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Res. Microbiol.

151 (2000) 865871


2000 ditions scientifiques et mdicales Elsevier SAS. All rights reserved
S0923250800011530/FLA

Genotypic characterization of enteropathogenic Escherichia coli (EPEC)


isolated in Belgium from dogs and cats
Frdric Goffaux*, Bernard China, Laurence Janssen, Jacques Mainil
Laboratory of Bacteriology, Faculty of Veterinary Medicine, University of Lige, Bd de Colonster 20/B43,
4000 Lige, Belgium
Received 17 September 1999; accepted 6 July 2000

Abstract Enteropathogenic Escherichia coli (EPEC) are isolated from man and farm animals but also from
dogs and cats. They produce typical histological lesions called attaching and effacing lesions. Both plasmid
and chromosomal elements are involved in the pathogenesis of EPEC infection. The presence of these genetic
elements was investigated in 14 dog and three cat EPEC isolates. A bfpA-related gene was detected in five of
the 17 isolates in association with high molecular weight plasmids, and a locus of enterocyte effacement (LEE)
was present in all isolates. The LEE was inserted in the selC region in only 12% of the isolates. The eae, tir, espA
and espB genes were analyzed by multiplex PCR. The results indicated the presence of those genes in the
tested isolates with heterogeneity in the gene subtypes present: eae-tir-espA-espB (65%), eae-tir-espAespB (29%), eae-tir-espA-espB (6%). Moreover, the espD gene was also present in dog and cat EPEC. The
DEPEC and CEPEC form a heterogeneous group and five of them are closely related to human EPEC. 2000
ditions scientifiques et mdicales Elsevier SAS
Escherichia coli / EPEC / genotypic characterization / dogs and cats / Belgium

1. Introduction
Attaching and effacing Escherichia coli (AEEC)
are characterized by their capacity to infect
intestinal epithelial cells, resulting in so-called
attaching and effacing (AE) lesions. AEEC infection begins with the initial adherence, manifested by the local formation of bacterial microcolonies at the cell surface, called localized
adherence (LA) [39] and is followed by the
formation of AE lesion characterized by bacterial intimate attachment to enterocytes and disruption of brush border microvilli [34]. The AE
lesion is associated with the accumulation of
highly organized cytoskeletal components (actin,
-actinin, myosin light chain, ezrin and talin) in
epithelial cells immediately beneath the adher-

* Correspondence and reprints.


E-mail address: fgoffaux@ulg.ac.be (F. Goffaux).

ent bacteria [14], leading to the formation of a


pedestal-like structure [25]. AEEC groups
together enteropathogenic E. coli (EPEC) and
enterohemorrhagic E. coli (EHEC), which in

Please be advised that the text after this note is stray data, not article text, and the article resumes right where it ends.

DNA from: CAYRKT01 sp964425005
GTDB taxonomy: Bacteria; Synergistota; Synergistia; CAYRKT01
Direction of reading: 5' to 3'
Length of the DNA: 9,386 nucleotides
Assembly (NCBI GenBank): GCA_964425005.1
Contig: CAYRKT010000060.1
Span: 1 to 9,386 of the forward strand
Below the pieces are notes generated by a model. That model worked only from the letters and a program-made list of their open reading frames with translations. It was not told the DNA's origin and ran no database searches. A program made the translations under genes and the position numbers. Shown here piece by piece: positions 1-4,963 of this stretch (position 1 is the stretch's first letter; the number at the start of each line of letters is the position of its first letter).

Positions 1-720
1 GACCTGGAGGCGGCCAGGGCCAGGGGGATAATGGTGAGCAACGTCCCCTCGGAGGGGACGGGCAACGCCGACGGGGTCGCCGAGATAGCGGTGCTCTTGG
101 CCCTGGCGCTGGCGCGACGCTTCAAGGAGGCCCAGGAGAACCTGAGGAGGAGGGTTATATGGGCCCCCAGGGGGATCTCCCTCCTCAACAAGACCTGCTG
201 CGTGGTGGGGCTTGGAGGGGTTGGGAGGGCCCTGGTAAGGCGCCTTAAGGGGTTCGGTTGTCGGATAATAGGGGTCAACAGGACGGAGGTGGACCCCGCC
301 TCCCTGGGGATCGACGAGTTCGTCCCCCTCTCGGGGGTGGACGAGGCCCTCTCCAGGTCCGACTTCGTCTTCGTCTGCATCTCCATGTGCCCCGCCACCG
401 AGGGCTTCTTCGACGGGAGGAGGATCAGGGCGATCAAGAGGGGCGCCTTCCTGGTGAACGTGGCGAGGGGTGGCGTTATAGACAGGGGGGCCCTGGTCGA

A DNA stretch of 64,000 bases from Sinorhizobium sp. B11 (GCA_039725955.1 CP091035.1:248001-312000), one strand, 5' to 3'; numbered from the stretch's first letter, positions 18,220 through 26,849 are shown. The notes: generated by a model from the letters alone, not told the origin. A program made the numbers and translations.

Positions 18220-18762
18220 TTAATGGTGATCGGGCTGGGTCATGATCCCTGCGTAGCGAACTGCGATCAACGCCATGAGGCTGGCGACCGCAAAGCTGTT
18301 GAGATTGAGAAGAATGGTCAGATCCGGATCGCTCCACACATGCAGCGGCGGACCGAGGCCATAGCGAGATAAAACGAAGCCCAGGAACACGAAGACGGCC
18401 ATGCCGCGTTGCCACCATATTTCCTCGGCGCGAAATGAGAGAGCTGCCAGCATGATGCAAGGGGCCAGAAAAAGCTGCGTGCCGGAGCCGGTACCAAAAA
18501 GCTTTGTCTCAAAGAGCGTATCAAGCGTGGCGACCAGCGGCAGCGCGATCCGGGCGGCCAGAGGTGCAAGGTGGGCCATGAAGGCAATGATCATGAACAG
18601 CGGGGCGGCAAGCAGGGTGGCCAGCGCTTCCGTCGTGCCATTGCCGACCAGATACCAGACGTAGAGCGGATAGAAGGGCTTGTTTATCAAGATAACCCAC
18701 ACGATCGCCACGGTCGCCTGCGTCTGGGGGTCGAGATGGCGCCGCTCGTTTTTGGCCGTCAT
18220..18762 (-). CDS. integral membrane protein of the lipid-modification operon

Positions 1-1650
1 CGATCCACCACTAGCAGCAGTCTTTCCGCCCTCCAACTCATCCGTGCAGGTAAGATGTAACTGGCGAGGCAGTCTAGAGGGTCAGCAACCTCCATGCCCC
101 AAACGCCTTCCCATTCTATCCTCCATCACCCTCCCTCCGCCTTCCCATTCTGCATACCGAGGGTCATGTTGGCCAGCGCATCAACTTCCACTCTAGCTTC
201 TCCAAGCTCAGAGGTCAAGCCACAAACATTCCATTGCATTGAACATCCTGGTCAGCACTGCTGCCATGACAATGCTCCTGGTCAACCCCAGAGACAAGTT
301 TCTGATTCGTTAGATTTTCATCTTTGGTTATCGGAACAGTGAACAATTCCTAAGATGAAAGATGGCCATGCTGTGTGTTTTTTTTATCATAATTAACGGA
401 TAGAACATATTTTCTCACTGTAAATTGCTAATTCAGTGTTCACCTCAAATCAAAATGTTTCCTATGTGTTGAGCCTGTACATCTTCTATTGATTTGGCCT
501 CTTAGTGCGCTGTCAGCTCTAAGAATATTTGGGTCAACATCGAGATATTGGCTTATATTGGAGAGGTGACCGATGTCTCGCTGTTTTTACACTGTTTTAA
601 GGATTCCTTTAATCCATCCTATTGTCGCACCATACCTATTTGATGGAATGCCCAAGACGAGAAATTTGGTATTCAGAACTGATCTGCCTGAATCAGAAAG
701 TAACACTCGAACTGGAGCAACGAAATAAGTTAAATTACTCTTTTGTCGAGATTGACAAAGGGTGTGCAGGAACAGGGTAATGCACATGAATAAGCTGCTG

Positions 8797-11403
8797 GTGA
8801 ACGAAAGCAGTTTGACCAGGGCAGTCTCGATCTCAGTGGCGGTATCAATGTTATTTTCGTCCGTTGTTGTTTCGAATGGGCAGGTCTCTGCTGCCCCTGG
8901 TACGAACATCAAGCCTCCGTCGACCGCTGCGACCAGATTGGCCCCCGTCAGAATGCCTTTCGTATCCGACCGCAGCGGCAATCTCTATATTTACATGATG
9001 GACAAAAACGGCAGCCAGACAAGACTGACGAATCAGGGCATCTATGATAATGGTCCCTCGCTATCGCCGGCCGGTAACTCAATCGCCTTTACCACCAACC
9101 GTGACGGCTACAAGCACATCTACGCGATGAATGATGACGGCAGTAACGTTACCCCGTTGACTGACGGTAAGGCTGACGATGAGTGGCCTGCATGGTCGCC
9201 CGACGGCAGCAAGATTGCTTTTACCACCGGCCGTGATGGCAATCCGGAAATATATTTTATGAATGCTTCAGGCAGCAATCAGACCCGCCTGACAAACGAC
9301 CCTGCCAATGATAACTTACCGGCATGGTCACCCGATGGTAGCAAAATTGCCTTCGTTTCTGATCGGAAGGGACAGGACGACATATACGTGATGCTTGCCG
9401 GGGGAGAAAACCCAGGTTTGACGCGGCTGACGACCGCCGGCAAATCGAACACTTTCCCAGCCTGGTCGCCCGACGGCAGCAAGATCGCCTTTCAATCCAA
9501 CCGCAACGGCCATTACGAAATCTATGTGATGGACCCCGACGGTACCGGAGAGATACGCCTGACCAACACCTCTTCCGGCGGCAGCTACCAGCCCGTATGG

addition produce verotoxins or shigatoxins
(reviewed in [30]).
Both plasmid and chromosomal loci are
involved in the pathogenic process of human
EPEC infection. The LA is mediated by the
bundle forming pilus (BFP), a member of the
type IV fimbriae family [17]. The bfpA gene is
located on a high molecular weight plasmid
termed EPEC adherence factor (EAF) [16]. A
1-kb probe was derived from the EAF plasmid
and used as an epidemiological tool [35], but
this probe does not correspond to any coding
region of the plasmid [15]. In human EPEC
strain E2348/69, most of the genes necessary for
the formation of the AE lesion are clustered on
a 35.5-kb chromosomal pathogenicity island
called LEE (locus of enterocyte effacement),

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F. Goffaux et al. / Res. Microbiol. 151 (2000) 865871

which is inserted into an selC gene encoding the


tRNA for selenocysteine [32]. The LEE is sufficient to confer AE activity in vitro when introduced into a nonpathogenic E. coli strain [33].
The LEE can be divided into three functional
regions. The left part of the LEE contains genes
(esc and sep) that encode for a type III secretion
system responsible for the secretion of proteins
EspA, EspB, EspD [21] and Tir [23]. The middle
part of the LEE contains two genes (eae, tir), the
products of which promote intimate attachment
of bacteria to host cells and reorganization of
cytoskeletal actin beneath adherent bacteria.
The eae gene encodes a 94-kDa outer membrane
protein, the intimin, required for intimate adherence [22]; the tir gene encodes the intimin
receptor which is translocated into the eucaryotic cytoplasm where it becomes phosphorylated and then incorporated into the host cell
membrane [23]. The right part of the LEE contains three genes: espA, espD and espB, encoding
the proteins that are essential for EPEC-mediated
signal transduction events within the host cell,
including tyrosine phosphorylation of Tir and